5 Important Things to Know About the Sugar Debate


There has been a whole lot of press about sugar recently. Turn on the TV, pick up a magazine, scan your social media feed and you’ll likely see something or someone talking about sugar. Unfortunately, all of this just muddies the water for people wanting to make the best choice for their health and fitness.

To clear things up a little, here are a few things that you should know about the sugar debate.


We eat food, not nutrients

Nutrition is far too complex to vilify a single nutrient. To lump sugar (pardon the pun!) as the cause of all current health concerns is grossly inaccurate. First and foremost, we eat food, we don’t eat nutrients. We don’t sit down to a plate of iron, folate, beta-carotene, and potassium; we sit down for a plate of steak, mashed potato, and veggies. Similarly, we don’t drink a glass of vitamin C, fibre, and calcium; we drink a strawberry smoothie. To start singling out single nutrients is damaging and does not replicate how we eat food. Each item of food we eat or drink is a complex package of nutrients.

The food choices we make are also far more complex as there is a wide range of reasons why people eat and drink what they do. Very rarely is this solely dependent on the nutrient profile of the food. For example, we also eat for taste or texture preferences; to fondly relive childhood memories at the beach or continue family traditions; and of course, as part of social events and celebrations.


Nutrition is not black and white

Yes, there are situations where high sugar, nutrient-poor foods such as soft drinks can be over-consumed. But there are also situations where it is completely appropriate to enjoy a glass of soft drink. When it comes to sports nutrition, simple sugars (particularly glucose) provide an essential fuel for the body’s muscles and the brain. Without them, we lose our ‘top gear’ and capacity to work at a high intensity, or push the pace during training or sporting competition. To therefore say that ‘sugar is bad’ hugely oversimplifies the situation as there are definitely times where, in fact, sugar can help your body.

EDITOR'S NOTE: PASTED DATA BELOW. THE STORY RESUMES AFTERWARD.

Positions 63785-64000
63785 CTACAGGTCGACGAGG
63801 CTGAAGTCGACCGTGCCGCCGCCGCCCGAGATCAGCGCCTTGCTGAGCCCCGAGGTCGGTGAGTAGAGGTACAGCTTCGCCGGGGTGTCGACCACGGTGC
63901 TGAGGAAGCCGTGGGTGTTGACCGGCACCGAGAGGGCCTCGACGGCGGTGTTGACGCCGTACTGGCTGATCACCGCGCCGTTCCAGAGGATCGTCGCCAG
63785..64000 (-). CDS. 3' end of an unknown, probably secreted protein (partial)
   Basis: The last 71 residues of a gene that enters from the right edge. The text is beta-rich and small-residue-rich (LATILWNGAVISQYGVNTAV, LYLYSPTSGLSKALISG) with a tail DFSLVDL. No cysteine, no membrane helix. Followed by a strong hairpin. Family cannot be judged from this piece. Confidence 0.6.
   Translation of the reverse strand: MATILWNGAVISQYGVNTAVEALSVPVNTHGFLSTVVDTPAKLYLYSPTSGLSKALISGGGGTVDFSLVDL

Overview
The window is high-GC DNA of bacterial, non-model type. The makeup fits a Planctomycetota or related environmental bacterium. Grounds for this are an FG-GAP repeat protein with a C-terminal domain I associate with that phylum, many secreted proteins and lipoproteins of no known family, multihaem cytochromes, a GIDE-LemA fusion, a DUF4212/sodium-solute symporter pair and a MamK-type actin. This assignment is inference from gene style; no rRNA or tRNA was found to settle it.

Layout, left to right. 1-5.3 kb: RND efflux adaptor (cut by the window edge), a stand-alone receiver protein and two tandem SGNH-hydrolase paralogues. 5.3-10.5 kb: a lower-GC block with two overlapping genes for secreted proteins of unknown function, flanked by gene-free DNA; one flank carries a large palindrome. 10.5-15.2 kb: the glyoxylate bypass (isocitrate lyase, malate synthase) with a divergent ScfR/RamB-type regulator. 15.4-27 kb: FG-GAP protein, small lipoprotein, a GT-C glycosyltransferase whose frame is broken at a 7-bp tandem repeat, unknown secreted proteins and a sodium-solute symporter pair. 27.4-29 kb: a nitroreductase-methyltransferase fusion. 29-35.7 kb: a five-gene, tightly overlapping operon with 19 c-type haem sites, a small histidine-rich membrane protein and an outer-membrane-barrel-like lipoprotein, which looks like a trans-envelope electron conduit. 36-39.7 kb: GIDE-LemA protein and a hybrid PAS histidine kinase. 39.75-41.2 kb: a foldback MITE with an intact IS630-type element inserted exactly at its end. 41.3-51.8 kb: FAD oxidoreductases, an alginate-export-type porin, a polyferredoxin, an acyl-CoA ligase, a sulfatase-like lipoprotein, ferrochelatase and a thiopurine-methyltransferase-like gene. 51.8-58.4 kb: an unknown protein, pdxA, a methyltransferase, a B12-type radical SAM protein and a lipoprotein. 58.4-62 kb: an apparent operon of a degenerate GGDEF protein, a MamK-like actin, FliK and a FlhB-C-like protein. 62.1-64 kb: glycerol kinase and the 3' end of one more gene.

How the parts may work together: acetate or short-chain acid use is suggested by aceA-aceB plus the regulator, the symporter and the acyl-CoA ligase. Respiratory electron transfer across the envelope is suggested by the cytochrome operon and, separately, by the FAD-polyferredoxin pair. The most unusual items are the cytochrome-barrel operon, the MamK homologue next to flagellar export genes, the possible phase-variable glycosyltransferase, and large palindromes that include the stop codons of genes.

‘Sugar free’ alternatives are not nutritionally superior

There are so many sugar free alternatives on the supermarket shelves these days – agave syrup, rice malt syrup, and coconut sugar, just to name a few. While it is correct to say that these are not technically ‘sugar’ (the common term for sucrose – a molecule that is a combination of glucose plus fructose) it does not make them a nutritionally better choice. Nor does it make them any more or less healthy than good old white table sugar. So sure, feel free to try new recipes with alternative sweeteners like agave syrup, but don’t be fooled into thinking that they’re a health fix.


We’re all individuals

Everybody has different experiences with food and what one person passionately believes to be the ‘right’ way of eating, may well be fantastic for them, but may not be at all suitable for you. It’s just like finding the perfect pair of jeans – a pair might fit your body like a glove and come in your favourite colour, but that doesn’t mean that they are perfect for someone else. It’s important to appreciate that we are all individuals and we all have individual nutrition needs. Likewise, sugar recommendations are targeted with the whole population in mind and individual circumstances and goals may vary.


Be careful who you follow

When it comes to food, everyone has an opinion – your training buddy, your hairdresser, celebrity chefs, media personalities, sports stars… the list goes on. However, while all of these people have their own unique experience and beliefs around food (see above) it does not mean that they are a nutrition expert.

If you need help determining the most useful nutrition advice for your own individual situation, always check the credentials. If you’re training seriously for a sporting event or living an active lifestyle, an Accredited Sports Dietitian should be your go-to for evidence-based, factual, and personalised advice. Bound by a strict code of ethics, Accredited Sports Dietitians are not able to use testimonials so you won’t see flashy before and after photos or words of praise on their websites. What you will find are highly qualified experts in nutrition, passionate about helping you achieve your health and fitness goals. To find one near you, search our database.